Inside a modest warehouse unit deep within Tucker’s industrial corridor, there’s a hectic scene unfolding. Seven teenagers and a handful of very devoted adult mentors scramble around, some toting metal parts, others operating heavy machinery. It’s a controlled chaos as they work in concert toward a midnight deadline. The end result: a robot.
This is the Reboot First Robotics team, a group of homeschool students from across Metro Atlanta who gather nightly in Tucker to prepare for competition.
“We started in 2011 with three kids,” recalls team organizer Deneise Turner. “I was a single mom who wanted to start a robotics team.”
What began then as an extracurricular activity for Turner’s son and two friends has blossomed today into a well-oiled machine, preparing students to pursue engineering paths at top flight schools from Georgia Tech to the Air Force Academy.
One of those students is Joshua Ponder, a fresh-faced high school senior from Lawrenceville who has been a part of the robotics team for four years. He struggles to repress a smile as he talks about going to robotics competitions with his teammates.
“I love it, honestly,” Ponder says. “Some people say it isn’t a sport, but it is a sport. You’re competing to win.”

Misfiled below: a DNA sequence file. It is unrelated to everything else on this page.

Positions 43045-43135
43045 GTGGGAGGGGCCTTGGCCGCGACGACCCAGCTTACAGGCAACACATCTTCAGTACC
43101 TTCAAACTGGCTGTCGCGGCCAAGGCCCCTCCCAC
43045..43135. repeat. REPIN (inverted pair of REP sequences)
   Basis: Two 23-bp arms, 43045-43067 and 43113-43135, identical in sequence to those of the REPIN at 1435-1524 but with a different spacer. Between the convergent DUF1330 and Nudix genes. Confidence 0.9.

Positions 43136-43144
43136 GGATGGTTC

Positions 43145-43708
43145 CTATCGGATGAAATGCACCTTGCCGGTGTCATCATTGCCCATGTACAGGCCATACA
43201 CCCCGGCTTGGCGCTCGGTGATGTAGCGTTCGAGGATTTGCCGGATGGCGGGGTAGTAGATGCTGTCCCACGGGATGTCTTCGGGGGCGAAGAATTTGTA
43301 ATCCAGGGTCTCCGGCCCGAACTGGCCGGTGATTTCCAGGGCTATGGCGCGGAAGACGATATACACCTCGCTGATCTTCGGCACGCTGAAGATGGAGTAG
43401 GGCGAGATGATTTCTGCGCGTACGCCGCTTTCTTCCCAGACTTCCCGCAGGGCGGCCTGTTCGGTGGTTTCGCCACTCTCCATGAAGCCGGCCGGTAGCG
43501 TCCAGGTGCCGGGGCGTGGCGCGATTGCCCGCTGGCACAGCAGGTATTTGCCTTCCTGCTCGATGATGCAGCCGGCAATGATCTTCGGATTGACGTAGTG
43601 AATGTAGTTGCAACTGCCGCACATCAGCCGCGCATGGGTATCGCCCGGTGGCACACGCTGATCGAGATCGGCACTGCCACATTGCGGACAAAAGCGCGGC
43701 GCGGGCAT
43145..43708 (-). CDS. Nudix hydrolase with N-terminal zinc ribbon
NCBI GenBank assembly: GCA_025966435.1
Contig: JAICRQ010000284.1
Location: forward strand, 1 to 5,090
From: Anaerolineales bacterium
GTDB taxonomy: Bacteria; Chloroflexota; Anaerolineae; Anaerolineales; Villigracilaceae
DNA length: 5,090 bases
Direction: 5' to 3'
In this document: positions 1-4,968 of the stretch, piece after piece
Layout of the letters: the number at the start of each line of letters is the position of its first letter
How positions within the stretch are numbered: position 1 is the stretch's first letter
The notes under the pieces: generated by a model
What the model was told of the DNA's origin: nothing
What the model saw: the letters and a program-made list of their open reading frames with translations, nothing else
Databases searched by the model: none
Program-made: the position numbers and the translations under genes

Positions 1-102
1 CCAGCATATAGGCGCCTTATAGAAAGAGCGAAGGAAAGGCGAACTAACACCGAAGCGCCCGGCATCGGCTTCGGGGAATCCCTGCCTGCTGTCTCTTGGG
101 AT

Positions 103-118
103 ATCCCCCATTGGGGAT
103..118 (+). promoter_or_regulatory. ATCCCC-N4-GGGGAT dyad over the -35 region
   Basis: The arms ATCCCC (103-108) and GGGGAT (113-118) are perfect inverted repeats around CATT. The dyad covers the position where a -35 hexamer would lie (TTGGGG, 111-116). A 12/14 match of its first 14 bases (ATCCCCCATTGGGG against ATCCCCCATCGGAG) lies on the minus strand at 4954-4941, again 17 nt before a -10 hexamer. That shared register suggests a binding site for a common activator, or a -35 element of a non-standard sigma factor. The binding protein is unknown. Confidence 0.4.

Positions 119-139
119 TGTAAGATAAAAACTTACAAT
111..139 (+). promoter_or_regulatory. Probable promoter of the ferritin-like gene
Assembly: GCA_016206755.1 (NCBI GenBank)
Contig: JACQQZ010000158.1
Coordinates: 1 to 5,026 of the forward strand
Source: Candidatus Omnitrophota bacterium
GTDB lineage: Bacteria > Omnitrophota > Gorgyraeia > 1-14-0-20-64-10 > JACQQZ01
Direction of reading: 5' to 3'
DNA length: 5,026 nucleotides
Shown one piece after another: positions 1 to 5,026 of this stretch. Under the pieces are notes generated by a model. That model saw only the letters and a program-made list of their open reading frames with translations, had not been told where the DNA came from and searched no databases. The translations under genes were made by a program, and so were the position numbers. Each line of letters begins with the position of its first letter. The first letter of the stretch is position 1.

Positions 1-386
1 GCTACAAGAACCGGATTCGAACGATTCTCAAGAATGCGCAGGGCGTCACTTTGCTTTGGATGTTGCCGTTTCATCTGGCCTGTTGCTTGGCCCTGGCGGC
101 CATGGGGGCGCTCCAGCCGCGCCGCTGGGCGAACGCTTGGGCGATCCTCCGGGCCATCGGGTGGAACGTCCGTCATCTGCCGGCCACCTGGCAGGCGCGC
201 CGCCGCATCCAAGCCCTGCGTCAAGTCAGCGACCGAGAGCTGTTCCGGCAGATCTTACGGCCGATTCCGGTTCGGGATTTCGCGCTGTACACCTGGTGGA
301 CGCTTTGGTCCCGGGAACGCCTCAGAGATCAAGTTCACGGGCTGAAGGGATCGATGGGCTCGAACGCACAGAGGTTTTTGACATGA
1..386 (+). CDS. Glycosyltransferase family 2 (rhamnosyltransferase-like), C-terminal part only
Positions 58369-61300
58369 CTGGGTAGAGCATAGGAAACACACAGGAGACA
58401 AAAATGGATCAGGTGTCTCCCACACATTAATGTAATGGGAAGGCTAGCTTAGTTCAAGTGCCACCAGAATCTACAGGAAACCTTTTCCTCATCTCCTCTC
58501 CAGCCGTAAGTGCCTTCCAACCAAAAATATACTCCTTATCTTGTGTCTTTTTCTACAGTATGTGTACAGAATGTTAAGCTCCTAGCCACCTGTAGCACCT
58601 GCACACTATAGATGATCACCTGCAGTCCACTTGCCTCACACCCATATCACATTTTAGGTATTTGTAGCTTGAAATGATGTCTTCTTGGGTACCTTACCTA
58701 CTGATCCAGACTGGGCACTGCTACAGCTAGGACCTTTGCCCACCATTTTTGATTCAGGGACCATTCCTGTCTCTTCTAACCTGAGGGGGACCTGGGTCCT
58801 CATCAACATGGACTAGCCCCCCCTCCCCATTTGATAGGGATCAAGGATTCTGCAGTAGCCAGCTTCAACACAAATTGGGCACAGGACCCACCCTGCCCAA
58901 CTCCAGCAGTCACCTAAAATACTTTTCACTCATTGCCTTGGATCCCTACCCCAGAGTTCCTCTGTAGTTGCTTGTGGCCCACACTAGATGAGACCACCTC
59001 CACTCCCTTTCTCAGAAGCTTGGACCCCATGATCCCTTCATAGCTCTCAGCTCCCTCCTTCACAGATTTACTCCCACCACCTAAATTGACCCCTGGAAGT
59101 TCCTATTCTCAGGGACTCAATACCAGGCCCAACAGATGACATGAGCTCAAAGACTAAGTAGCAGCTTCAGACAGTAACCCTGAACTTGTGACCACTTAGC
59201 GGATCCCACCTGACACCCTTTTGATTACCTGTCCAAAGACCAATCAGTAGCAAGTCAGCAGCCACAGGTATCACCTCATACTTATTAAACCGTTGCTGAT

Turner agrees, saying when she attends these competitions “it’s like being a mom on a football team. Only robotics competitions are louder.”
The team has high hopes heading into district competitions this month in Duluth and Dalton, but if not for the Tucker connection, they may not be anywhere.
“Our kids were basically working out of a cold garage,” Turner recounts. “I started making calls to find
us a better place for the kids. I got in touch with a person who said ‘I know somebody named Emory Morsberger. You need to give him a call.’”
Morsberger is the long-serving head of the Stone Mountain Community Improvement District (CID) here in Tucker. After getting Turner’s call, he reached out to some of his member businesses and found that warehouse distribution firm Shaheen & Company had the space the robotics kids needed. For the past two years, they’ve enjoyed their own dedicated space in a climate-controlled warehouse where they can build their robots and prepare for battle.
On this night, Turner watches her charges make their last-minute adjustments and realizes she’s presiding over something special.
“It’s beyond exciting,” she says. “Their focus is awesome. They actually come here to focus and work. They don’t want to do anything other than this.”
And for the students? They want to win, but they enter into competition knowing they’ve already succeeded.
“Colleges and employers love this,” explains Ponder, who will study Aerospace Engineering at Middle Tennessee State University in the fall. “This is helping us to get engineering jobs. Technology is the way of the future.”
While they can see the big picture, the Reboot kids want to put that future on hold. At least until they – and their robot – can bring home some hardware.